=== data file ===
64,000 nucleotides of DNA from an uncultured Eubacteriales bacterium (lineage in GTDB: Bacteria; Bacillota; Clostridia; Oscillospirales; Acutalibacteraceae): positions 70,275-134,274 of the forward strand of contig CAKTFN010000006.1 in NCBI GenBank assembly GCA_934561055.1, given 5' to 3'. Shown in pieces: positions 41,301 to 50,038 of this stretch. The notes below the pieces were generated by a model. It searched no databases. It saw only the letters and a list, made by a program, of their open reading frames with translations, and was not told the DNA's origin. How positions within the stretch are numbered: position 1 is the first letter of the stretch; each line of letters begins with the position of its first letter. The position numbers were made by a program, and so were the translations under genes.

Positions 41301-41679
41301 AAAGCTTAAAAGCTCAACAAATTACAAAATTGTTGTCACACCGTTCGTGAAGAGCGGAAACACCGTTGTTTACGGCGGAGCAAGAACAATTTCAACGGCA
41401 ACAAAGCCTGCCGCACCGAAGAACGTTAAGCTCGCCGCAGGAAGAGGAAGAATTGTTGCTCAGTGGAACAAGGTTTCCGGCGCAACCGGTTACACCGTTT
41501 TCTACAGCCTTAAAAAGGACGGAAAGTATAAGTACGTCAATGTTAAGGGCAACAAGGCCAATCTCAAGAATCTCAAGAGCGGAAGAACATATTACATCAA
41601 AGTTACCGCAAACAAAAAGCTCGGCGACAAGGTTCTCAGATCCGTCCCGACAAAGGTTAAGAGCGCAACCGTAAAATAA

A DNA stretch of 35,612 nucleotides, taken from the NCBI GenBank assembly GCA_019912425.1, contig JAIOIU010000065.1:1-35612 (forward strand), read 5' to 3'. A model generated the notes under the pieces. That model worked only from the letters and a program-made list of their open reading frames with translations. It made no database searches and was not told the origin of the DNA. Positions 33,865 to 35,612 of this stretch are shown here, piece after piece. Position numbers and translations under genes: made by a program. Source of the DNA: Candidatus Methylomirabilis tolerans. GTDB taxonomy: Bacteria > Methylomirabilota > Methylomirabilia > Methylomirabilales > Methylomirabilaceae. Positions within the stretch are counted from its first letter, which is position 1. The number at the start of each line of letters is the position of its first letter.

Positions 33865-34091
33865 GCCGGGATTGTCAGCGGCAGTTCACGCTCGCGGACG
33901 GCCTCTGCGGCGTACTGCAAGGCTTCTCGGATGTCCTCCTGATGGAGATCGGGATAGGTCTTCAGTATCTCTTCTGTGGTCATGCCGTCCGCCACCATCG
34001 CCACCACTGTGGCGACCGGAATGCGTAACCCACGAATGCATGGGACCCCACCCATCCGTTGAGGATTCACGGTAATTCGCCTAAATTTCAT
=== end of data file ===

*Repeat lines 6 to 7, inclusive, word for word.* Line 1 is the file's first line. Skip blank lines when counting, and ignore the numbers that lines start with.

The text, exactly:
41601 AGTTACCGCAAACAAAAAGCTCGGCGACAAGGTTCTCAGATCCGTCCCGACAAAGGTTAAGAGCGCAACCGTAAAATAA

A DNA stretch of 35,612 nucleotides, taken from the NCBI GenBank assembly GCA_019912425.1, contig JAIOIU010000065.1:1-35612 (forward strand), read 5' to 3'. A model generated the notes under the pieces. That model worked only from the letters and a program-made list of their open reading frames with translations. It made no database searches and was not told the origin of the DNA. Positions 33,865 to 35,612 of this stretch are shown here, piece after piece. Position numbers and translations under genes: made by a program. Source of the DNA: Candidatus Methylomirabilis tolerans. GTDB taxonomy: Bacteria > Methylomirabilota > Methylomirabilia > Methylomirabilales > Methylomirabilaceae. Positions within the stretch are counted from its first letter, which is position 1. The number at the start of each line of letters is the position of its first letter.